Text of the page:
The Real Irish Genealogical Housewives of Orange County

Last week I got a call from the producers of┬á ‘The Real Housewives of Orange County’. Really. They were in Ireland filming, and needed an emergency genealogist. One of their housewives had Irish ancestry, could I whip up her family tree and get back to them in 10 minutes?

Whoooah there, Neddy. That’s not how it works. First off, what does she already know?

She already knew quite a bit, it turned out. An uncle had done some serious research and, on the basis of an emailed tree, I was able to connect her with actual parish records and Griffith’s and come up with some great grand-aunts and uncles in 1901 and 1911.

Then they had me come down to their hotel, Powerscourt just outside Enniskerry, to spring the results on the unsuspecting housewife. Reality TV, you see. So far, so good.

Things got a little strange after that. Her┬ánineteenth-century┬áancestors were O’Tooles, with the forename Phelim recurring in every generation, all based in Greystones, just 3 km down the road from Powerscourt. And of course the O’Tooles of Powerscourt were notorious/renowned for their part in the sixteenth-century rebellion against the Tudors, when their leader was ÔÇŽ Phelim O’Toole of Powerscourt.

At this point the word “karma” crept into the conversation.


Real Powerscourt. Not real housewife.

Finding O’Tooles in north Wicklow is the genealogical equivalent of shooting fish in a barrel, so I laughed it off and joked┬áthat if she wanted to meet a living relative, she should just go down to Greystones, tap anyone on the shoulder and they’d be her fourth or┬á fifth cousin. Big mistake. Californians (and Californian TV producers) tend towards the literal.

That night, in Johnny Fox’s pub in Glencullen, they put out the word they were looking for O’Tooles. Naturally, a family stepped forward who claimed direct descent from Phelim of Powerscourt. ┬áNaturally, I was asked to authenticate the connection between them, Phelim and the real housewife.

And, naturally, I made my excuses and exited.

Ancestry DNA

I recently had an Ancestry DNA test done. The process is clean, well-designed and private: 10ccs of spittle in a plastic container sent off in a pre-addressed package identifiable to the testers only by a reference number. Once the test is complete – only a matter of weeks – the results are available using the reference number.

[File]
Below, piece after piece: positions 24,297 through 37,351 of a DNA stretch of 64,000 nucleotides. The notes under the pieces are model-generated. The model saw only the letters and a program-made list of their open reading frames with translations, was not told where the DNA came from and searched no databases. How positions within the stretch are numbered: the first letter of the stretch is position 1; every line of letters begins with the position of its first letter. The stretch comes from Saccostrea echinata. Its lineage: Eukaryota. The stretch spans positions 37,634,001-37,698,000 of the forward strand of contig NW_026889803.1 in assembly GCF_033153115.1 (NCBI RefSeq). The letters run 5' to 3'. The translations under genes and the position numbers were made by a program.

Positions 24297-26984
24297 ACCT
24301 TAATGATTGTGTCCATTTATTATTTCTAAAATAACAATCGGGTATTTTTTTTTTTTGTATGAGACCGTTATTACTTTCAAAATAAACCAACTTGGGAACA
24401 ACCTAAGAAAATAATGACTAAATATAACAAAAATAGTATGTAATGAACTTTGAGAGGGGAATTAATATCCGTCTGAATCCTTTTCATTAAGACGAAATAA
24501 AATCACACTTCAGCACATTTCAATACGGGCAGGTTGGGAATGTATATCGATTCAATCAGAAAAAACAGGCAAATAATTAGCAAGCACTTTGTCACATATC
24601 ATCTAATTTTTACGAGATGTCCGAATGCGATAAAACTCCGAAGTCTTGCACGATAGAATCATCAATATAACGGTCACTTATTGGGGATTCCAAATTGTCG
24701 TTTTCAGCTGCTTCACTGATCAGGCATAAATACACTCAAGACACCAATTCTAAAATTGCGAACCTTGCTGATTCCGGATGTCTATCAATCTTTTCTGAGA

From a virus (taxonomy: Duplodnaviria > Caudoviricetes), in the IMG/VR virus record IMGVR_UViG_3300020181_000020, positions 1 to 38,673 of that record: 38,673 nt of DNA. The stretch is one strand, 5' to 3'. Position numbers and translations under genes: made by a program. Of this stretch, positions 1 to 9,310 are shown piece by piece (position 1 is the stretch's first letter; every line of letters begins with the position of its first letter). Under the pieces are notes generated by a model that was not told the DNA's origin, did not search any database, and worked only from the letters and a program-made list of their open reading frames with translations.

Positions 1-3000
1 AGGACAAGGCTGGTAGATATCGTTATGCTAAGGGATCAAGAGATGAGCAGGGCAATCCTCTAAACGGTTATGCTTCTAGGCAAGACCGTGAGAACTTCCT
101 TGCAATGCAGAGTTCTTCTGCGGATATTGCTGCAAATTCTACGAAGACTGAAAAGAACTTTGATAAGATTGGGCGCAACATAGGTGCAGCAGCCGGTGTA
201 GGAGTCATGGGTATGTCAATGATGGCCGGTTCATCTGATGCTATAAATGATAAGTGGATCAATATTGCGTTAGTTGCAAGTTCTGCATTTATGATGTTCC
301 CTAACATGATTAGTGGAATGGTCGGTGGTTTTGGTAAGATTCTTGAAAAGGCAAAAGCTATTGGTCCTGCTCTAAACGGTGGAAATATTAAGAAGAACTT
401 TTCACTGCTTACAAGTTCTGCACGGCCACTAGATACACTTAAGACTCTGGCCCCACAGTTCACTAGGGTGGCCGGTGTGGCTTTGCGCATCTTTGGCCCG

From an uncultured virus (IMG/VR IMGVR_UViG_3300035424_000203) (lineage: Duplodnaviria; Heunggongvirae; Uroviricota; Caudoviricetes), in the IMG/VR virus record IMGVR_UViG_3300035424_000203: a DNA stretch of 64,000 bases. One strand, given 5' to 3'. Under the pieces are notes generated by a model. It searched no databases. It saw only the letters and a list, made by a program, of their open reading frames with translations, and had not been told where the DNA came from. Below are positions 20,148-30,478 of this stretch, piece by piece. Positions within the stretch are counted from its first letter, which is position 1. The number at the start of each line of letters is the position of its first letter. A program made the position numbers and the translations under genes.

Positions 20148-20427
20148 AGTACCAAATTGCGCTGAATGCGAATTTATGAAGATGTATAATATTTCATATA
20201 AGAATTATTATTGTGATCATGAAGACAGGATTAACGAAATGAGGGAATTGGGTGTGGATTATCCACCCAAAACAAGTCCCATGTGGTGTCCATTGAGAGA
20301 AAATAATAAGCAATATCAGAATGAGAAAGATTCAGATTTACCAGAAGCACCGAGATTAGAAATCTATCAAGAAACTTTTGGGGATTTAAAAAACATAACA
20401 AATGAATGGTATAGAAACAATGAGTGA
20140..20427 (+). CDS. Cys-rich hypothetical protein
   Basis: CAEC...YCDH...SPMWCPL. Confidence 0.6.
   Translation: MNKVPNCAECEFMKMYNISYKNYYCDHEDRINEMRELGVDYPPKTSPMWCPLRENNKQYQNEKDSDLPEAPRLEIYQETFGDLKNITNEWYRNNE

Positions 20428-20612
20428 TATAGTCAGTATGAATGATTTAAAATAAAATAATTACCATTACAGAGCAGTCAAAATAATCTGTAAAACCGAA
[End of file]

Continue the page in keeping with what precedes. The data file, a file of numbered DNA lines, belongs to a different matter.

Until recently, most genealogical DNA testing focused on the Y chromosome for direct male father-to-son descents, or mitochondrial DNA (mtDNA) for mother-to-daughter descent. In both cases, the tests seek out small inherited mutations. By comparing the results of large reference groups, it is possible to infer roughly when and where each mutation first arose and, by extension, the most recent common ancestor of everyone whose DNA includes that mutation. The rate of change on the Y chromosome is much faster than for mtDNA, and the inheritance from father to son mimics European surname inheritance, so Y DNA testing has long been the most genealogically useful.

ancestrydna-welcomeWhat Ancestry does is different. It is an autosomal DNA test, taking samples from across the entire genome, all 23 chromosomes, rather than just part of a single sub-chromosome. They test 730,525 points, over 7% of the entire genome. Even three years ago, industrial DNA-testing on this scale was barely imaginable, and it makes possible broad-brush comparisons on a completely new scale.

What do those broad-brush comparisons tell you? Ancestry uses the results in two ways. First comes an “ethnicity estimate”, ┬ágiving a percentage match to each of 26 ethnic groups. Second is a search across other Ancestry test results to uncover unsuspected 2nd, 3rd and 4th cousins.

So when I got the email saying my test was complete, I was like a child on Christmas morning. Would I be 40% Iberian, 10% Eastern European, 20% Finnish? Third cousins in Hawaii, please, please, please.

No. Apparently, I’m 98% Irish. After trying to choose which of my treacherous Brit fingernails to pull out in order to make the 100%, I took a closer look at the way the results are created. There’s a margin of error of +/- 5%. So I could actually be 103% Irish – Hiberniores Hibernicis ipsis, more Irish than the Irish themselves. Wrap the green flag round me, boys.